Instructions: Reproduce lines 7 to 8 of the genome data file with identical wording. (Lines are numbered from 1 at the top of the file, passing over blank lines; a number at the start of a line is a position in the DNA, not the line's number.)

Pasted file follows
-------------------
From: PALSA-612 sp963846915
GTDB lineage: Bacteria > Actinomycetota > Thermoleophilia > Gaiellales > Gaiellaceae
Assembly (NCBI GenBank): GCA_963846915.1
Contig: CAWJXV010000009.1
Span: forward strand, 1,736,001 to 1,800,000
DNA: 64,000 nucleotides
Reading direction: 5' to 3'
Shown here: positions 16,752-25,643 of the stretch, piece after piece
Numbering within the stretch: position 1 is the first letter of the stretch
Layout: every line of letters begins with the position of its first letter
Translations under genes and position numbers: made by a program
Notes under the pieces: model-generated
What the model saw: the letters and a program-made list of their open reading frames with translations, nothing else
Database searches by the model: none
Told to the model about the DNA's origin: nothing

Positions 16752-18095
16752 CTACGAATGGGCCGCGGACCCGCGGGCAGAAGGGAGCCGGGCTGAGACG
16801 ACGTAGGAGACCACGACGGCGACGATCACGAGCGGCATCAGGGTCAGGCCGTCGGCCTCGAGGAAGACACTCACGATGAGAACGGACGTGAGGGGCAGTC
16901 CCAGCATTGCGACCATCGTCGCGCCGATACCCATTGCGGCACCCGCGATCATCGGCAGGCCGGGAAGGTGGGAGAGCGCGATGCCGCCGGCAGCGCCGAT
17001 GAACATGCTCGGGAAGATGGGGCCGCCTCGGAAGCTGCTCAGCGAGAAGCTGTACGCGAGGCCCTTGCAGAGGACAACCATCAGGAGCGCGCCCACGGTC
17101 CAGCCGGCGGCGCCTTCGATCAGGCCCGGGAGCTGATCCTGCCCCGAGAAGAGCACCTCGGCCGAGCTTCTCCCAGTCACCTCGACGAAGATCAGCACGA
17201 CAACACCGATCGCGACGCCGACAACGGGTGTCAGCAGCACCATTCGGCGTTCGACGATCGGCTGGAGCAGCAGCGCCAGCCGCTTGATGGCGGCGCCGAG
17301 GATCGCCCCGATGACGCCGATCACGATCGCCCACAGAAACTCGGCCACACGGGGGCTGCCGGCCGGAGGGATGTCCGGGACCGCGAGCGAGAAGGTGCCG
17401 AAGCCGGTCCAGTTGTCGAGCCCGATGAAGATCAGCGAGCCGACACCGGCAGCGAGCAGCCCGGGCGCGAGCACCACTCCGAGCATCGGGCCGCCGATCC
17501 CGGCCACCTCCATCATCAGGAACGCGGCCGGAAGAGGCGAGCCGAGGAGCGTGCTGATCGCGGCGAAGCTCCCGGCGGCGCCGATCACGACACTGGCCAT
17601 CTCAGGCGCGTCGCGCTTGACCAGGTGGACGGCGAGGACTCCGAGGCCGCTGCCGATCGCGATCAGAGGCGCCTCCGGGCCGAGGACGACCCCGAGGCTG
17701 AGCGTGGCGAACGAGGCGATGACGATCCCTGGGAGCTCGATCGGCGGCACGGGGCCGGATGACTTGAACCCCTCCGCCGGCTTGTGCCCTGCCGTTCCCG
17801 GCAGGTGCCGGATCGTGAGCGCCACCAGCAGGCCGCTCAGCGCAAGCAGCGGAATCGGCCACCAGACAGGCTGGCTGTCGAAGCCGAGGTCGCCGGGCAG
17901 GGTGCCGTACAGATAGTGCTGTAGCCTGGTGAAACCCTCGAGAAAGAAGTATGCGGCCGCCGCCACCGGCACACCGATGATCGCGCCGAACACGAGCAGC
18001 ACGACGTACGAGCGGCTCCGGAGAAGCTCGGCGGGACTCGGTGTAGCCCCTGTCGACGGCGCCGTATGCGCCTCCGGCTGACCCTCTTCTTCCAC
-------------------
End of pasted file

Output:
Reading direction: 5' to 3'
Shown here: positions 16,752-25,643 of the stretch, piece after piece